Talk:Gross domestic product
On 'GDP Numbers are Flawed'
I toned down some of the overly enthusiastic speech, but it could still use some more work; also some of the numbers quoted would look much better if they would come from verified sources.
Can we have some template that would say "This section needs to be calmed down", or equivalent? :) Pestergaines 06:22, 25 January 2011 (CST)
Government component of GDP
GDP includes not only goods and services produced/consumed by businesses, but some measure of the contribution to national production by governments at all levels (e.g., federal, state, county, city, etc.).
Because governments produce only a few actual goods and services that are sold in the marketplace (e.g., camping at a national park), it was agreed at the creation of GNP that in addition to actual (or "private") production, GNP (and hence GDP) would include the greater of: 1) taxes and fees collected by government (at all levels), or 2)the total amount spent by government. Note that in some years in the 1930s, the Federal Government actually took in more than it spent because of large increases in excise taxes, tarriffs, etc.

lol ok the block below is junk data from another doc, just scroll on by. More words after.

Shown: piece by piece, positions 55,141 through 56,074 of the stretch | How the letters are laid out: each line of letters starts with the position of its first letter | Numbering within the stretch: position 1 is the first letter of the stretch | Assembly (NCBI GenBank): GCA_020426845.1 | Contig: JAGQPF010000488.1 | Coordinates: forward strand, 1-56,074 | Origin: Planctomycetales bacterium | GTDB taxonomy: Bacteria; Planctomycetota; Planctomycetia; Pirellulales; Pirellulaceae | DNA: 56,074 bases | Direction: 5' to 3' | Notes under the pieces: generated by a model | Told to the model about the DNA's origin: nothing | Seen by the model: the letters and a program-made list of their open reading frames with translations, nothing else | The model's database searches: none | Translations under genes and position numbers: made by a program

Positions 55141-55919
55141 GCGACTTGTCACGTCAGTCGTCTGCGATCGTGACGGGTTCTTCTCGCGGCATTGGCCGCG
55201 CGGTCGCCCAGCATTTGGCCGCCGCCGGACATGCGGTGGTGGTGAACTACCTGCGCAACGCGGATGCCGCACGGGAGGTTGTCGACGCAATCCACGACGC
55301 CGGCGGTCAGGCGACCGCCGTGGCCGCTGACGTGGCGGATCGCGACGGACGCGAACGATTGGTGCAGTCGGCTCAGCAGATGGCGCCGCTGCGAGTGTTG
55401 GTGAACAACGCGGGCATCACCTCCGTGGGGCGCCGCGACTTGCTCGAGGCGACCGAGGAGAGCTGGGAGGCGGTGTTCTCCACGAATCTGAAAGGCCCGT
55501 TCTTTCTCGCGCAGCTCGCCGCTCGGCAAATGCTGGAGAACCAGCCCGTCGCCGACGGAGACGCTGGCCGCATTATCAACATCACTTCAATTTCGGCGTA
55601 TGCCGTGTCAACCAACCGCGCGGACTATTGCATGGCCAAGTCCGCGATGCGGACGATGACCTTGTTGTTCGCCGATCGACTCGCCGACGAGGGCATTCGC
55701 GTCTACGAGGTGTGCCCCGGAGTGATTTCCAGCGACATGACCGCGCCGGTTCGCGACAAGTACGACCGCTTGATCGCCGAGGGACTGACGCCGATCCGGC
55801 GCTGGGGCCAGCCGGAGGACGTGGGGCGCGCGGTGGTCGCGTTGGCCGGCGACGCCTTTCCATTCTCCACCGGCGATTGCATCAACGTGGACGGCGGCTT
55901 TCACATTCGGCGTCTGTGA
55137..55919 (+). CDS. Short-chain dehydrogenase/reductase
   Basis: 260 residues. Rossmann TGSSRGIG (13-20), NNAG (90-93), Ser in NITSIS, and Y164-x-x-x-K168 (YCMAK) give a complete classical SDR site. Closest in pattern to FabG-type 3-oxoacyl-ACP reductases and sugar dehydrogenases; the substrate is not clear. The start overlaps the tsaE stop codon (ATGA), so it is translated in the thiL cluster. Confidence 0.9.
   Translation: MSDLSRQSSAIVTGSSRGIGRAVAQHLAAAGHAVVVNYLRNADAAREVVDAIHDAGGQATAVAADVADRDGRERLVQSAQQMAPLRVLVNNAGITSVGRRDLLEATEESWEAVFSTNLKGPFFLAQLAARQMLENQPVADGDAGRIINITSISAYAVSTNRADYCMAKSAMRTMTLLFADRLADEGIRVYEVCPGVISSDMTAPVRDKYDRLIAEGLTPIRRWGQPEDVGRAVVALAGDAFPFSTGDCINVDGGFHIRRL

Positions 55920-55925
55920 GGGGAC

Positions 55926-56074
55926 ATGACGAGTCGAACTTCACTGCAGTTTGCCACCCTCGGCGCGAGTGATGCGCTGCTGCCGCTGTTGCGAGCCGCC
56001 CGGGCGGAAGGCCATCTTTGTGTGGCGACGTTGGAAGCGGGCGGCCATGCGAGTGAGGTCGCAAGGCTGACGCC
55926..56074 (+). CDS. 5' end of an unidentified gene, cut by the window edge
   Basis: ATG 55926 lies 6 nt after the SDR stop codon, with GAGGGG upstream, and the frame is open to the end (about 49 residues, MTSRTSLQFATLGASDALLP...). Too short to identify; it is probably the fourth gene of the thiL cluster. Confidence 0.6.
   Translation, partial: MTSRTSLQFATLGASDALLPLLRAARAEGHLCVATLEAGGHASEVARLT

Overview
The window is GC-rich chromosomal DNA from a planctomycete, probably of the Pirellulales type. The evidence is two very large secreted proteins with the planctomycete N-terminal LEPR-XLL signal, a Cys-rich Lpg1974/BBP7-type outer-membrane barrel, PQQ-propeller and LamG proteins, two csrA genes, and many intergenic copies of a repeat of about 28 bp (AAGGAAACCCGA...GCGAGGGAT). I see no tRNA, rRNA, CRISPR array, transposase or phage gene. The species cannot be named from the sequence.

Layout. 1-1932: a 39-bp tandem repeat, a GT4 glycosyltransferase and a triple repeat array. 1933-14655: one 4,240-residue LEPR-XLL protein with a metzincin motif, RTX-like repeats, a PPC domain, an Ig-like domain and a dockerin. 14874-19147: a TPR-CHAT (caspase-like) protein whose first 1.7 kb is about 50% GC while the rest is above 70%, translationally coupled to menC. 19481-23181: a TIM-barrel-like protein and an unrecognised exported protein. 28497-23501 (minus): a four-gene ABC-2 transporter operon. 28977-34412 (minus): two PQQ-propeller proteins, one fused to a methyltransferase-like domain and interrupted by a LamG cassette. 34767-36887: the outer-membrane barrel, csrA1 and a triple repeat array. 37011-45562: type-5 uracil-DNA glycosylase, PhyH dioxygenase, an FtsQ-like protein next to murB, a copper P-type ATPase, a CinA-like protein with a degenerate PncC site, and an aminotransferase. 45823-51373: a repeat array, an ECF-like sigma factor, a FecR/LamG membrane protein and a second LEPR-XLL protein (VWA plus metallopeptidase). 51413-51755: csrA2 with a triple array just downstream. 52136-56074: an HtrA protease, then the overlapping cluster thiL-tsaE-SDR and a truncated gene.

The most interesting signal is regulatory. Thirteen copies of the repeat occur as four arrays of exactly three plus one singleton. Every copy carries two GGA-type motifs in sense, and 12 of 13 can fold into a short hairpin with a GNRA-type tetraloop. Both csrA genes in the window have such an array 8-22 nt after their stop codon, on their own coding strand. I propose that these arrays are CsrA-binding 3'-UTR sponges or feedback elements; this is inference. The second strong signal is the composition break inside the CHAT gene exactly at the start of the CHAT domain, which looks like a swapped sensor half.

Prior to World War Two, government "production" represented less than 5% of national GNP. However, the government portion of national GDP has increased significantly since the Vietnam War, pushing up from 15% of the announced total to the current 25%. [See Higgs "Depression, War, and Cold War", etc.]
This has the effect, especially in recent years, of causing the announced GDP to rise only because of dangerous increases in spending by the Federal Government. Of particular concern is the fact that much of this increased spending is funded by borrowing, with the effect that the Government can increase the nation's "production" by borrowing money it cannot repay and then giving the money away.
GDP with government spending (at all levels) substracted is called "gross private product" or "GPP".